9.Complaints of the Former Independent Counsel Document Manager [b9]
In November 1991 the Office of Independent Counsel hired a document manager. Since I have not been able to contact such person recently, for the moment I shall refer to him simply as the document manager or former document manager.There is probably little purpose in my not disclosing his name since the Independent Counsel attorneys who are the subject of this page certainly know his identity and copies of the Shaheen transmittal (discussed below) I secured from the Department of Justice and the Office of Independent Counsel also disclosed his name.Nevertheless, at present, I remain disinclined to include his name in this document.
Soon after joining the Office of Independent Counsel, the document manager grew concerned about some of its practices.Initially, the concerns involved problems with document handling procedures.After a time, however, the document manager also grew concerned about a variety of issues involving leave practices, the hiring of friends, the steering of a lucrative contract to a friend, the use of government vehicles and travel, and what he perceived to be the general misuse of government resources.In the view of the document manager, personnel in the Office of Independent Counsel were engaging in the same sort of conduct for which the Independent Counsel was prosecuting people.Other concerns involved the use of government resources to compile chronologies of the putative sexual partners of a subject of the investigation (as it happens, Deborah Gore Dean), as well as certain practices involving the questionable editing of witness interview reports.After exploring various avenues to bring his concern to the attention of appropriate governmental entities, the document manager decided to broach certain concerns directly with Independent Counsel Arlin M. Adams.
The document manager met with Judge Adams on November 8, 1993, raising with Adams several issues concerning what the document manager perceived to be improper conduct.These included Deputy Independent Counsel Swartz’s use of his former law firm for Office of Independent Counsel business and Jo Ann Harris’s steering of a contract for the analysis of the handwriting of Deborah Gore Dean to a friend of Harris’s, when in other cases the Office of Independent Counsel had relied on the FBI (which, in the view of the document manager, was recognized to be the best in the world).A week later, Adams advised the document manager that he (Adams) believed most issues could be addressed with a memorandum to the file though he might have more trouble with certain items like the handwriting contract.Adams also informed the document manager that due to the need to make staffing cuts, the document manager was being terminated, effective 60 days from November 15, 1993.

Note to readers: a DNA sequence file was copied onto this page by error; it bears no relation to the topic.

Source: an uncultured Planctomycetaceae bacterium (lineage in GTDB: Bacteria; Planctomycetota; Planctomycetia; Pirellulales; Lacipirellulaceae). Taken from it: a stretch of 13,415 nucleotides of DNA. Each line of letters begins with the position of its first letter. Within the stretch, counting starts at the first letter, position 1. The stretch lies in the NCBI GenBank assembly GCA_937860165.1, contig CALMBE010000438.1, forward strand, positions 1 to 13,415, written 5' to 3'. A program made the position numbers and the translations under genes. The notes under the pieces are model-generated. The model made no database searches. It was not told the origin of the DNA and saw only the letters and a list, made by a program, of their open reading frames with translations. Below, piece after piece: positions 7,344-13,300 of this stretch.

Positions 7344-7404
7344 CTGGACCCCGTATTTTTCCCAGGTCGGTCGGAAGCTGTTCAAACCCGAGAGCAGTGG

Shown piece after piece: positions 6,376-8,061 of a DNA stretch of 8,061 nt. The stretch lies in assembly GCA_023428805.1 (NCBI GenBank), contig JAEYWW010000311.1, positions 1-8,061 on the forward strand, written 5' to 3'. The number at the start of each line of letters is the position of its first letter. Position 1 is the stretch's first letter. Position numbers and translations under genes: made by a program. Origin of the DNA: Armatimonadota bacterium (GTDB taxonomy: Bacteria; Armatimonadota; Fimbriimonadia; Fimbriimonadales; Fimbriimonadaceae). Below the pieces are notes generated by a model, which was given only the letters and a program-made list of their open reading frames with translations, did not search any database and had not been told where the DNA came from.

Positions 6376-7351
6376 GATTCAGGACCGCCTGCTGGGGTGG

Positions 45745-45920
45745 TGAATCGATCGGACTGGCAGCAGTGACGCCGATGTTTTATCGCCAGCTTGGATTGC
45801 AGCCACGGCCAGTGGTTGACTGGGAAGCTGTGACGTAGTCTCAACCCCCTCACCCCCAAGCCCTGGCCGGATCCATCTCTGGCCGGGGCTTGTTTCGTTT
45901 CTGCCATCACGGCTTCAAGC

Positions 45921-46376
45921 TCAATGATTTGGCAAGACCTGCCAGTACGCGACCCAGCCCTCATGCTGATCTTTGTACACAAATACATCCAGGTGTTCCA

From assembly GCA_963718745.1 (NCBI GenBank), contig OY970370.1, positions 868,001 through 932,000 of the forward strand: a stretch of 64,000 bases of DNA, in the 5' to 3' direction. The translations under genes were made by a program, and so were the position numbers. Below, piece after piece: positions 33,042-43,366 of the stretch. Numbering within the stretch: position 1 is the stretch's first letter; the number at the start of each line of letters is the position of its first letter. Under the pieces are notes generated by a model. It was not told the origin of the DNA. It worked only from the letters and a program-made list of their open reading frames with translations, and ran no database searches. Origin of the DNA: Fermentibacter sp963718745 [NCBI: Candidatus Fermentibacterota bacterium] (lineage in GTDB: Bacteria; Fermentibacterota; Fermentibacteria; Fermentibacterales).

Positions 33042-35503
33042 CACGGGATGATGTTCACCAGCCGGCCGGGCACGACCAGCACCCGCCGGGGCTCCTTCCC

Over the next few years the document manager filed a number of complaints with government agencies raising issues of improper conduct by the Office of Independent Counsel, the first of which was submitted to the Office of Special Counsel for Whistleblowers on November 17, 1993.At the end of December 1993, having learned of certain of the document managers’ efforts to bring these matters to the attention of governmental authorities or the press, the Independent Counsel terminated the document manager immediately for allegedly disclosing grand jury information and violating a nondisclosure agreement and thereafter caused the Department of Justice to investigate the document manager for such disclosures.In early 1994, when the Office of Special Counsel started to investigate the allegations (which included the allegation that Jo Ann Harris steered a contract to a friend), the Criminal Division of the Department of Justice (then headed by Harris) requested that the Office of Special Counsel to hold its investigation in abeyance until the Department of Justice concluded its investigation of the former document.The request was made with Harris’s knowledge, but without knowledge of the Public Integrity Section trial attorney handling the document manager’s case.At least for a time, the Office of Special Counsel acceded to that request.
The Department of Justice’s investigation then lasted until September 1996.Though the Department apparently led the document manager to believe it might very well prosecute him, ultimately, by letter dated by letter dated September 9, 1996, the Public Integrity Section informed the document manager that it would not prosecute.
On November 15, 1996, the document manager then filed a complaint with the Department of Justice’s Office of Professional Responsibility.By letter dated February 25, 1997, Michael E. Shaheen, Jr. forwarded the letter to Independent Counsel Larry D. Thompson, “for investigation and appropriate action.”The transmittal added:“Of course, if your investigation should determine that any criminal prosecutions were tainted by misconduct, we expect you will take appropriate steps to inform the affected courts.”
The document manager’s November 15, 1996 letter is short enough to speak for itself.But I list below just four of the nine items identified by the document manager:
(1) The Independent Counsel Arlin Adams and his Deputy, Bruce Swartz destroyed dozens of FBI 302s.The reason offered for the collection (and shredding) of all copies (and the originals) was that the interview did not further the case.